Apple chief Tim Cook went public Wednesday in his battle with the FBI, saying that unlocking an iPhone in the name of fighting terrorism would be "bad for America."
"I think safety of the public is incredibly important -- safety of our kids, safety of our families is very important," Cook said during a television interview with ABC News.
"The protection of people's data is incredibly important, and so the trade-off here is we know that doing this could expose people to incredible vulnerabilities."
Apple is battling the US government over unlocking devices in at least 10 cases in addition to its high-profile dispute involving the iPhone of one of the San Bernardino attackers, court documents show.
Apple has been locked in a legal and public relations fight with the government in the San Bernardino case, where the FBI is seeking technical assistance in hacking the iPhone of Syed Farook, a US citizen, who gunned down 14 people with his Pakistani wife Tashfeen Malik in the California city in December.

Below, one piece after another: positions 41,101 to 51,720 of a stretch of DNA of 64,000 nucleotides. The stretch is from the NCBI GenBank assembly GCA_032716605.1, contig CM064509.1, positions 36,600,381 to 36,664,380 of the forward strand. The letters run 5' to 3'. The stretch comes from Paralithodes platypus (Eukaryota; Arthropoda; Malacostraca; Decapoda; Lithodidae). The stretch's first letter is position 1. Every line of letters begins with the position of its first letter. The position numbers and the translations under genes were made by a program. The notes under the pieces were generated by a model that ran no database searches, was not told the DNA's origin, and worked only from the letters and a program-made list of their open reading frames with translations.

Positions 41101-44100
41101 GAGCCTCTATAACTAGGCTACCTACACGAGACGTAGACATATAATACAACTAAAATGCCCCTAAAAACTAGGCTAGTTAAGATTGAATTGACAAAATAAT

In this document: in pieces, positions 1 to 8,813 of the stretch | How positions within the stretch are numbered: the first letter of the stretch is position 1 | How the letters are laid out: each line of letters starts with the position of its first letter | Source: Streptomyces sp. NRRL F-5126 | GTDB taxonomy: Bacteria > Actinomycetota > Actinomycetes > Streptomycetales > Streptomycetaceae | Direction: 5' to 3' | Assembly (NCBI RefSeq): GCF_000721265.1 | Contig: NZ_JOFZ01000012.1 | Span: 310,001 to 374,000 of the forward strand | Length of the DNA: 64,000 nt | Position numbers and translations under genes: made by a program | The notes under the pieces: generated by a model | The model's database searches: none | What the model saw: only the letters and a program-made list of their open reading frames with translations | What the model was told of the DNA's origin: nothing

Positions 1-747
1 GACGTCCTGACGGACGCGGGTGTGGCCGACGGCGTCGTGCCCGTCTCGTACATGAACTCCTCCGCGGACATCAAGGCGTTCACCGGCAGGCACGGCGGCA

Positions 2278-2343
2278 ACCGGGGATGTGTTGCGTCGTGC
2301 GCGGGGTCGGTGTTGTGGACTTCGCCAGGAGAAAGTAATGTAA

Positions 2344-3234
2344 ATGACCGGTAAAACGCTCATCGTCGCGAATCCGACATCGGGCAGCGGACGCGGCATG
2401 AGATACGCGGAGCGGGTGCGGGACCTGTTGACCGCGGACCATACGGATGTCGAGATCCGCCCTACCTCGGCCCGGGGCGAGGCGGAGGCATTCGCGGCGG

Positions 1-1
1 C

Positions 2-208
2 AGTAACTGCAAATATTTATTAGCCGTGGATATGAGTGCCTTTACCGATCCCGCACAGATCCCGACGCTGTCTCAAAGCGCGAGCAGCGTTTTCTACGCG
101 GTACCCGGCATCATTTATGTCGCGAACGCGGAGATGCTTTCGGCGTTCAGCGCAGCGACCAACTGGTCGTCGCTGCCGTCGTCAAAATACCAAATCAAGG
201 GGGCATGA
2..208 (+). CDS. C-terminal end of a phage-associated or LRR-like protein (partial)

When asked in the interview how he felt about Apple taking the stand with the chance information on Farook's iPhone might prevent another terrorist attack, Cook responded: "Some things are hard and some things are right. And some things are both. This is one of those things."
Cook maintained that the definite dangers of creating a way to crack into iPhone encryption trumped concerns about "something that might be there," adding he felt Apple was making the right choice.
"This (master key) is not something we would create," Cook said. "This would be bad for America. It would also set a precedent that I believe many people in America would be offended by."